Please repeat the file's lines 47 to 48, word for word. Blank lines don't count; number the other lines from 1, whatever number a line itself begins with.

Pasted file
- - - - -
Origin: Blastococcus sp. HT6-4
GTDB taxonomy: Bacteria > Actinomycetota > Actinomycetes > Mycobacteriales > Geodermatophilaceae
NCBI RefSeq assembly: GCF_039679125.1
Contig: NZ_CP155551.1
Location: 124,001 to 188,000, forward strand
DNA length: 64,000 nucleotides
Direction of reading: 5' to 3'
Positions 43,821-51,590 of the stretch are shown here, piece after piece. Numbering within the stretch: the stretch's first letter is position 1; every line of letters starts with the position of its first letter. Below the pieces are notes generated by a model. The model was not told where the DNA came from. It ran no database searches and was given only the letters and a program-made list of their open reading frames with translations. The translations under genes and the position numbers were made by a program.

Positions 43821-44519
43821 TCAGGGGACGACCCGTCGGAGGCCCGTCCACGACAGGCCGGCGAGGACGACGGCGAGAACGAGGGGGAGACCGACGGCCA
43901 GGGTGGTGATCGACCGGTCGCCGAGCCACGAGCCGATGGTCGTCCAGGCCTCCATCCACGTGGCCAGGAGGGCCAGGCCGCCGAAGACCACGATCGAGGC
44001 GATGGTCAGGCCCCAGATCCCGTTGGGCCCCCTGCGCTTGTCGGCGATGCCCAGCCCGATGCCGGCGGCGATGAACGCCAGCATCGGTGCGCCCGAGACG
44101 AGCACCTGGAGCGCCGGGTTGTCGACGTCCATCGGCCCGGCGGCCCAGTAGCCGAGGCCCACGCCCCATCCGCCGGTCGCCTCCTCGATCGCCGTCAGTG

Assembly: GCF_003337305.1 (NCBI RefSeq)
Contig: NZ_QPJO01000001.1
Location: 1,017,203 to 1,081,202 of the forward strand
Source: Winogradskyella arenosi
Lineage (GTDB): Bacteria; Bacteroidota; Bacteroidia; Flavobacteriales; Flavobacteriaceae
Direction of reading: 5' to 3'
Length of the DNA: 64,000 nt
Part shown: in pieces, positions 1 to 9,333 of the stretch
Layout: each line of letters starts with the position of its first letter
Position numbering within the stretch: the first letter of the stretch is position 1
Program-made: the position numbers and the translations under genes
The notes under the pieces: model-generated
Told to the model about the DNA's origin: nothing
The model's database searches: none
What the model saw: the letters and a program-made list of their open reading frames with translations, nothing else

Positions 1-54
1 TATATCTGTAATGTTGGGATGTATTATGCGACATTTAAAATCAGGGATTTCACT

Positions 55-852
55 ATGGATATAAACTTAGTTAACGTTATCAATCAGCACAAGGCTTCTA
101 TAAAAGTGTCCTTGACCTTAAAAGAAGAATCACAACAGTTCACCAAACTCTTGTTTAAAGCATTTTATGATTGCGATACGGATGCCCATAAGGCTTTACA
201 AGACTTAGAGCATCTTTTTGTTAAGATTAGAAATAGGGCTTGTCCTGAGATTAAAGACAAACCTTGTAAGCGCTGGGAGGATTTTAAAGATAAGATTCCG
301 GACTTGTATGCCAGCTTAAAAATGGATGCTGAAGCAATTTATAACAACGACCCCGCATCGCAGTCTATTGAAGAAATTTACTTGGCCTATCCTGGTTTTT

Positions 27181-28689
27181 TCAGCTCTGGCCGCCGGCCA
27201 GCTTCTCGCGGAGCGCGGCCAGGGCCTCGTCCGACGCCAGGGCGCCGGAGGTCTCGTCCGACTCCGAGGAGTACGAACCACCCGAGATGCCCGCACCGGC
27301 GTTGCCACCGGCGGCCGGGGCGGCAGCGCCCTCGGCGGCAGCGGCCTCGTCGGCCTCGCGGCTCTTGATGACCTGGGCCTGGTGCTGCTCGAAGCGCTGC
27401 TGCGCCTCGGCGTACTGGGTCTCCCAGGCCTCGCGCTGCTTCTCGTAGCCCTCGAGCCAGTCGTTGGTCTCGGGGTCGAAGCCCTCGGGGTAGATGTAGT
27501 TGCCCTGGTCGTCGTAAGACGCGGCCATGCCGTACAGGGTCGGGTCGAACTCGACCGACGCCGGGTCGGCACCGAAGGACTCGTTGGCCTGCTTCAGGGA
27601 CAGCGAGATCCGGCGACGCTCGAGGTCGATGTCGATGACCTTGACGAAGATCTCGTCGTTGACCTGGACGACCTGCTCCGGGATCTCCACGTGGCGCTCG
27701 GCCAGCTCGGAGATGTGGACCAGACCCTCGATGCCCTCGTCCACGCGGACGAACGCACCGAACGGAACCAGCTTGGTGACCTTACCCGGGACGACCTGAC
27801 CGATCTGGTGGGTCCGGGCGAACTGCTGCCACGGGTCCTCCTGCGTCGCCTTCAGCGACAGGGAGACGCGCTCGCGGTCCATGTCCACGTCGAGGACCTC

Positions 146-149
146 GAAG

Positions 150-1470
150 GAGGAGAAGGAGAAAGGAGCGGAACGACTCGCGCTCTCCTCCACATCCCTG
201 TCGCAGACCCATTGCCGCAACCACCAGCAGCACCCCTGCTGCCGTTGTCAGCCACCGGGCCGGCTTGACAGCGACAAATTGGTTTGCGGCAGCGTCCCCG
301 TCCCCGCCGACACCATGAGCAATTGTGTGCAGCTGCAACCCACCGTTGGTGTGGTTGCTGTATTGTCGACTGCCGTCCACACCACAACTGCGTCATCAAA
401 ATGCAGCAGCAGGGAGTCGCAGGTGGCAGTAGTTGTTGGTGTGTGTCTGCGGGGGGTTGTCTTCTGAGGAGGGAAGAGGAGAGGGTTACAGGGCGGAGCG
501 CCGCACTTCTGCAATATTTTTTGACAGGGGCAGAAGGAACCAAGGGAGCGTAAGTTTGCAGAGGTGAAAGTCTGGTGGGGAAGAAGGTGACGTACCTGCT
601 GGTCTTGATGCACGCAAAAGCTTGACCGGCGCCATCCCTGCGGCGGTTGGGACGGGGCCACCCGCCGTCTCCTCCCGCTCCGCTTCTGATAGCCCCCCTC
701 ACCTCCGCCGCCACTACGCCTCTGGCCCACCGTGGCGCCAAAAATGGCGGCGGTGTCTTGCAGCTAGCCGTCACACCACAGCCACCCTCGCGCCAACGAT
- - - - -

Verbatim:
Positions 150-1470
150 GAGGAGAAGGAGAAAGGAGCGGAACGACTCGCGCTCTCCTCCACATCCCTG